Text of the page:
Scottish companies have won key contracts to build a major wind farm off the coast of Fife.
The 54 turbines for the Neart na Gaoithe (NnG) site are being assembled at Port of Dundee, while engineering firm BiFab will build eight of the foundation jackets at its Methil yard.
The announcement comes amid concern about Scots companies losing out on contracts to foreign competitors.
NnG is one of Scotland's biggest renewable energy projects.
It is due to be completed in in 2023 and will provide power for 375,000 homes, with offshore construction to start in June 2020.
Eyemouth Harbour has also been earmarked as a preferred supplier for maintenance work on the project.
The announcement came amid on-going concern that Scottish firms such as BiFab were missing out on contracts to build renewable energy projects to foreign competitors.
BiFab's fabrication yards were mothballed after the Scottish government bailed out the company as it struggled to win work.
EDF Renewables UK CEO Matthieu Hue said the NnG project had reached a "hugely important milestone"
He told BBC Radio's Good Morning Scotland programme: "We will continue to work very hard to maximise the potential of the project for the local supply chain in Scotland.
"We do not ignore the supply chain outside Scotland - in fact Scotland doesn't have all the skills and contractors yet to be able to bid in all aspects of wind farm construction.
"But as the growth of offshore wind continues, we certainly hope and push for Scottish companies to increase their input into offshore projects."
The eight steel foundation jackets being built by BiFab are used to anchor wind turbines to the seabed.
Mr Hue added: "The yard has been mothballed for some time and its important that the yard is able to build up the capacity and we certainly think it will allow BiFab and its owner to do that."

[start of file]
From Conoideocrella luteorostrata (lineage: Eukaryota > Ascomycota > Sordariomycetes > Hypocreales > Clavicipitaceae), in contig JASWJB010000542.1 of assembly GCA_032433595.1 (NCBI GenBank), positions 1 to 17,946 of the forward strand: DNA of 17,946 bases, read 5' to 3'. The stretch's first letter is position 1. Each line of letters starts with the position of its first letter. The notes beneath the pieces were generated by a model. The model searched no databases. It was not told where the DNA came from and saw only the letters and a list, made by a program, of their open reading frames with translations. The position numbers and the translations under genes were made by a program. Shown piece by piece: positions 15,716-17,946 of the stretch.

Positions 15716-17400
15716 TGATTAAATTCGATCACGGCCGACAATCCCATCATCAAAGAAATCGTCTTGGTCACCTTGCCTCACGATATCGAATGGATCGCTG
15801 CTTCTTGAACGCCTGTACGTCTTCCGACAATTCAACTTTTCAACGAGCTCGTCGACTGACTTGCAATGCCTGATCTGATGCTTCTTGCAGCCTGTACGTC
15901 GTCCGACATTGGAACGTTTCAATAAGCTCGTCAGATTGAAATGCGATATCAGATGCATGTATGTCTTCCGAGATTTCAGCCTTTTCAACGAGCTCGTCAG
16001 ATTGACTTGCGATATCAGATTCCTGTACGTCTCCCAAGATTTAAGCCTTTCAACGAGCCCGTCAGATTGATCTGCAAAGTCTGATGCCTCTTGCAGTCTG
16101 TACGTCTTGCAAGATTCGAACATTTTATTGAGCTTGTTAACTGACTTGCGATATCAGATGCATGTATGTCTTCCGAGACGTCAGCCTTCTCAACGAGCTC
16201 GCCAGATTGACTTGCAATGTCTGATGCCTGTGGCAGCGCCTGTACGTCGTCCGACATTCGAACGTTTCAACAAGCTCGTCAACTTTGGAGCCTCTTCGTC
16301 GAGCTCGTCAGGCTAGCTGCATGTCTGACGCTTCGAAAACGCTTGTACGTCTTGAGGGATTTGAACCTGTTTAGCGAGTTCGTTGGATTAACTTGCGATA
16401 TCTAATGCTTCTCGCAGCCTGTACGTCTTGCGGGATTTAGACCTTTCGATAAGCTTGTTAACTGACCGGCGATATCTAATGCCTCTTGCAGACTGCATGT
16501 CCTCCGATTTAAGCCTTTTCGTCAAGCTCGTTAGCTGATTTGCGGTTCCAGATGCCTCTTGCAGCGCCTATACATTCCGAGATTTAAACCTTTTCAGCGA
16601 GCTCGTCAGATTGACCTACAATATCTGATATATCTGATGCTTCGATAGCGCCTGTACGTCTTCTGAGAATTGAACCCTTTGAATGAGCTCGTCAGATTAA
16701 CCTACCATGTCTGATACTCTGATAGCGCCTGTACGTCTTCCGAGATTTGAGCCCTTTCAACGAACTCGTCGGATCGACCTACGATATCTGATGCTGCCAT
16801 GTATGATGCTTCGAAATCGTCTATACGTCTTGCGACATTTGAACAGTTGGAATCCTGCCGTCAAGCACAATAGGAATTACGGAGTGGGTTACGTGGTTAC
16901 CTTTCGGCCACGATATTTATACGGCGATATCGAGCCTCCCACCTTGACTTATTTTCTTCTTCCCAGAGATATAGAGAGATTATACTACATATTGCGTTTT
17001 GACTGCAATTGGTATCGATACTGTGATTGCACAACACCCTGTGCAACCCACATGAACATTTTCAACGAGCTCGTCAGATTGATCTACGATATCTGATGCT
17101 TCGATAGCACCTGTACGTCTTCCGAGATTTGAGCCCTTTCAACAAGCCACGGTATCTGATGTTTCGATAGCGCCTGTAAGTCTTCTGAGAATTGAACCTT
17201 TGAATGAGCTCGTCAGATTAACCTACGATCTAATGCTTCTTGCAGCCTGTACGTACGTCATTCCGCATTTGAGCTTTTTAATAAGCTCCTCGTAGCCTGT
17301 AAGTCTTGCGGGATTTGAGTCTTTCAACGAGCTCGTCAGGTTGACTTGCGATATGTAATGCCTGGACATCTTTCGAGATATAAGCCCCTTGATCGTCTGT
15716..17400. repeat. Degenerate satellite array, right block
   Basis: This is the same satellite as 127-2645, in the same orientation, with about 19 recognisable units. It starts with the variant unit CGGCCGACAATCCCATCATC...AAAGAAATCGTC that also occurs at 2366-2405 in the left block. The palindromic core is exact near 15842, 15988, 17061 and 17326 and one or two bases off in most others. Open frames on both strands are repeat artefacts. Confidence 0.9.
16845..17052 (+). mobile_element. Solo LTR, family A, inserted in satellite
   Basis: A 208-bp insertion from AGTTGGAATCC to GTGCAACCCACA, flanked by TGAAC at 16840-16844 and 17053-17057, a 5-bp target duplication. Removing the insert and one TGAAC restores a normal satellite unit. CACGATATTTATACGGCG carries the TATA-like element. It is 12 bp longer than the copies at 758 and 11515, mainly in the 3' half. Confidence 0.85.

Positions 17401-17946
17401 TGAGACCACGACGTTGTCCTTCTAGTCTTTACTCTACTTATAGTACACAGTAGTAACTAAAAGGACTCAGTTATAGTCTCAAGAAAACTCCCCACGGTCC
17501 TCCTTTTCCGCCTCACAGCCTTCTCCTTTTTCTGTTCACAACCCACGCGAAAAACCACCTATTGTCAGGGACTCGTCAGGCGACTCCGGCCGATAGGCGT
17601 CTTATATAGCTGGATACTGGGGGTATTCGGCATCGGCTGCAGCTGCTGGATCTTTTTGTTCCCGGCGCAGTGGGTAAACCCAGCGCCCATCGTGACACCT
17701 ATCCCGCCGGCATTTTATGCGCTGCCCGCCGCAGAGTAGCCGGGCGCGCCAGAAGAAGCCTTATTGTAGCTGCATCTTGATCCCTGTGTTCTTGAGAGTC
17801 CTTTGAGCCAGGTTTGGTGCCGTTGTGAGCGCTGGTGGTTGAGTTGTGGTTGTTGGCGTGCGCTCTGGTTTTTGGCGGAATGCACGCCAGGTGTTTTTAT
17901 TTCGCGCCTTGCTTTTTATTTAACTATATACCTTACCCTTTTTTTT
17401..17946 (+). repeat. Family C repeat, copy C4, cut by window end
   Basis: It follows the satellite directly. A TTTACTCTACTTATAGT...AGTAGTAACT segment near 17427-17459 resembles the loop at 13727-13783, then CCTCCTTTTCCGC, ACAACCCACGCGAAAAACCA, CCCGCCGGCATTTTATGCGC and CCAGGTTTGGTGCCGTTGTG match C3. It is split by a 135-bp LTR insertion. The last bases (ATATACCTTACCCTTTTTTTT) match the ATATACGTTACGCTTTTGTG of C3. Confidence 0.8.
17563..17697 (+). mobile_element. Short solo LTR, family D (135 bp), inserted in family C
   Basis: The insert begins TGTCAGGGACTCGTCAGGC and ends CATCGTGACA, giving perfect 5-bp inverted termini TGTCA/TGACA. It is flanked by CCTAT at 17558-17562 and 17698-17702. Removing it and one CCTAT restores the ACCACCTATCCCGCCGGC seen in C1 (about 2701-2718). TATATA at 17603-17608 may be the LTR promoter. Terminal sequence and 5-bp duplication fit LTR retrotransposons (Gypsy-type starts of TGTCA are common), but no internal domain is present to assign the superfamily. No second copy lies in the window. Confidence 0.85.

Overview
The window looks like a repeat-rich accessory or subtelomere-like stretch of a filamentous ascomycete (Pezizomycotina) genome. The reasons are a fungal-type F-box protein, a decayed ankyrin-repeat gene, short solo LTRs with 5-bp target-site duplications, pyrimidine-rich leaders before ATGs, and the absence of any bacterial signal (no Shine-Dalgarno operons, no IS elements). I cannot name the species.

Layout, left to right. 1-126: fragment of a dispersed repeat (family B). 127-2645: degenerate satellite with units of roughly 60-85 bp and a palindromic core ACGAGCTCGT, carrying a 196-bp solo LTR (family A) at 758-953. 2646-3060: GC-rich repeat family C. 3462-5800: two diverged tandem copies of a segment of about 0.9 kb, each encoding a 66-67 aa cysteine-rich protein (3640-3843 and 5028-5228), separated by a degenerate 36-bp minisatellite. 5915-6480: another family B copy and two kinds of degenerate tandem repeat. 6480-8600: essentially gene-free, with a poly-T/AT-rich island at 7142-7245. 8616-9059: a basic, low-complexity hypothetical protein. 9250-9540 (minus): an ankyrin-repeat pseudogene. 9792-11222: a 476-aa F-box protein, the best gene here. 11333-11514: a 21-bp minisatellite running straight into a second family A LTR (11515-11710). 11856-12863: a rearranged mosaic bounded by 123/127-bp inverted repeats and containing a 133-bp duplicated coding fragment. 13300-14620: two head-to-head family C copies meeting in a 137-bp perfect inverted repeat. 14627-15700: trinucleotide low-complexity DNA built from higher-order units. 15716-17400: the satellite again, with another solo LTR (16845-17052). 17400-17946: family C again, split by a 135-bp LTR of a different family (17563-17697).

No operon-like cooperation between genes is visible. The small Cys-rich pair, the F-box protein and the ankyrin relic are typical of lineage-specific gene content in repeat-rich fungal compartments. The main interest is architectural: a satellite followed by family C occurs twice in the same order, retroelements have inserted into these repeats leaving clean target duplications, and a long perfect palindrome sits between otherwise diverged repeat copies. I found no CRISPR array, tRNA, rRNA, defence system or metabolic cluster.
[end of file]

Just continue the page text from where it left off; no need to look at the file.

BBC Scotland's business and economy editor Douglas Fraser said the contract was "probably not a game-changer" for BiFab, given most of the jackets were being imported.
Charles Hammond, chief executive of Forth Ports, which runs Port of Dundee, said the announcement would bring "significant benefits" to Dundee and Scotland.
"Continued investment in our facilities, skills and infrastructure along with our £10m industry-leading heavy lift quayside means the Port of Dundee is well placed to deliver this prestigious offshore wind infrastructure project," he said.
Christine Bell from Eyemouth Harbour Trust said the announcement was "an exciting new chapter for the town".
Meanwhile, Scottish Finance Secretary Derek Mackay said the government was pressing developers to explore "every possible option" to help Scottish companies win work to develop future offshore wind projects.
He added: "While we believe that much more is possible from across the whole sector, today's announcement is another welcome step in the right direction.